During the summer of 2000, I had the opportunity to work in an orphanage for children with disabilities in China through an organization callled International China Concern. Up to this point, I had yet to be touched personally by disability. This experience caused me to interact with disability on a daily basis for 6 weeks and resulted in my definitions of disability being challenged.
In China, the idea of disability has its roots seeped in moral and spiritual superstition. History has stories of people healed from disability by unknown substances prescribed by doctors to rid the body of evil spirits. This association of evil spirits and disability is still present in Chinese culture. On the other hand, mental, psychological or learning disabilities are often viewed as a result of lack of effort and motivation to improve oneself. Since mental, psychological or learning disabilities are seen as a lack of effort and motivation to improve oneself, physical disabilities are most recognized in Chinese culture. In China, there are a limited number of schools for those with physical disabilities. Those who are unable to qualify for schools for physically disabled persons struggle within the regular school system which provides no accommodations. Those with mental or psychological disabilities are often kept hidden within the home. Persons with disabilities are not regarded highly in Chinese society and as such many infants and children with disabilities are left in front of orphanages.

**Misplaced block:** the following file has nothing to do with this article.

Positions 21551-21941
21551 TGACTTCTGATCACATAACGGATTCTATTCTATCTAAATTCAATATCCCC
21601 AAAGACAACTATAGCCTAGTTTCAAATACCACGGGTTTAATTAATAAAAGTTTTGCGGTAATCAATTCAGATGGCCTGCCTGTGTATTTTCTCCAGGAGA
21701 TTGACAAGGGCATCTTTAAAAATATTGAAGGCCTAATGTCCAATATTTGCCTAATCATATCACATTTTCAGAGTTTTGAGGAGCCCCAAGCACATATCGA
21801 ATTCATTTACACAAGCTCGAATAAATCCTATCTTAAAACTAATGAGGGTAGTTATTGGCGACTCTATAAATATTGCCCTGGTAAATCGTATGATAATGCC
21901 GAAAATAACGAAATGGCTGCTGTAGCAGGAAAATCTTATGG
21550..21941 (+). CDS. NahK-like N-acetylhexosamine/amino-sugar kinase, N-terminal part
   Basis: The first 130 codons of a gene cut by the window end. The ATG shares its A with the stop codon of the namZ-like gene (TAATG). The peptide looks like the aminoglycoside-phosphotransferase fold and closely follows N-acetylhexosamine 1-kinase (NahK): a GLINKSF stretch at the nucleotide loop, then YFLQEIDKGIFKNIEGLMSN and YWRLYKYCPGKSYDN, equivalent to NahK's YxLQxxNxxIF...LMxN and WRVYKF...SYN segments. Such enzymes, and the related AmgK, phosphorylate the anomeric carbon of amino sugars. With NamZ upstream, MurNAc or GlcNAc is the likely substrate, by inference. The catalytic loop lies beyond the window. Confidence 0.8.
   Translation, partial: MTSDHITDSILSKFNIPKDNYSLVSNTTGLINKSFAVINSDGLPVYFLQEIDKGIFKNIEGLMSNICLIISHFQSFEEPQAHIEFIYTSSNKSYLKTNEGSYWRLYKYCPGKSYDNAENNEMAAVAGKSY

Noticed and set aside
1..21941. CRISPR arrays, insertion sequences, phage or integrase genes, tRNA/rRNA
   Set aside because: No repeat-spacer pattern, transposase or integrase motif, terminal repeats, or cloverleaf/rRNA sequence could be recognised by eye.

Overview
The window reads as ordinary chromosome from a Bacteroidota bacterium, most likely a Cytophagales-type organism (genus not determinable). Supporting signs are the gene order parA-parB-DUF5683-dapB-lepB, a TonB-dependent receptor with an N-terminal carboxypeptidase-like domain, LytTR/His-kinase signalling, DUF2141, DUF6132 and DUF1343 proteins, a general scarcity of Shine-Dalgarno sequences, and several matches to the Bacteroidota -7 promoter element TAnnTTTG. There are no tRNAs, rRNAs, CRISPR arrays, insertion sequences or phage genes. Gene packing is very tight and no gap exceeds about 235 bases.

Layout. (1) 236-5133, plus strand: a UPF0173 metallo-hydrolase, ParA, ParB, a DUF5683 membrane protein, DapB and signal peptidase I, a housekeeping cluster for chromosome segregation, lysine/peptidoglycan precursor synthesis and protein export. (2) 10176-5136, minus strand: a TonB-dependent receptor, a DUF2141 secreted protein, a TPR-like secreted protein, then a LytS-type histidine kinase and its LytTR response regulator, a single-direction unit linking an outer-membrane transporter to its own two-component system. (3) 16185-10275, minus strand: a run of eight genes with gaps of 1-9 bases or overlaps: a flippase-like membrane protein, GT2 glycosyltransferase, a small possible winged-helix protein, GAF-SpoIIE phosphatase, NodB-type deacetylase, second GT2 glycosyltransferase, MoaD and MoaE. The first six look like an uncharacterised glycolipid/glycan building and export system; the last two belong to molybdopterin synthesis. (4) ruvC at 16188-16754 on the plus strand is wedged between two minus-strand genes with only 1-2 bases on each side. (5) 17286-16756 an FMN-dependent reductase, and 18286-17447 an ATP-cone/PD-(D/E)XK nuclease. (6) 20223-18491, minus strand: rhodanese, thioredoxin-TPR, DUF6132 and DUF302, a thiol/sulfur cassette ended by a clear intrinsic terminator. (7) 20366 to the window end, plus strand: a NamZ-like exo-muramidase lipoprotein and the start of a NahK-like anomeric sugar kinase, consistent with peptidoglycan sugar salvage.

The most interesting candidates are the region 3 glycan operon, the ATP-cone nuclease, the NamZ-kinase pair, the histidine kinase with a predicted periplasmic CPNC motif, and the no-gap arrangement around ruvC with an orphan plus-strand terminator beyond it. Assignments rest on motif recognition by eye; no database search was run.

When I arrived in China, I had no idea what to expect and yet this is what greeted me each day I was there. Each day I was greeted with smiles and laughter of children wanting to play and interact with their caregivers. Each day I was greeted with children trying to be as independent as they possibly could. Regardless of whether they had a overt or hidden disability, each child just wanted genuine love and care. They wanted to know they were of value. Disability does not change our basic needs. A person with a disability, like all persons, needs basic care, safety, belonging, self-esteem and the chance to achieve their best.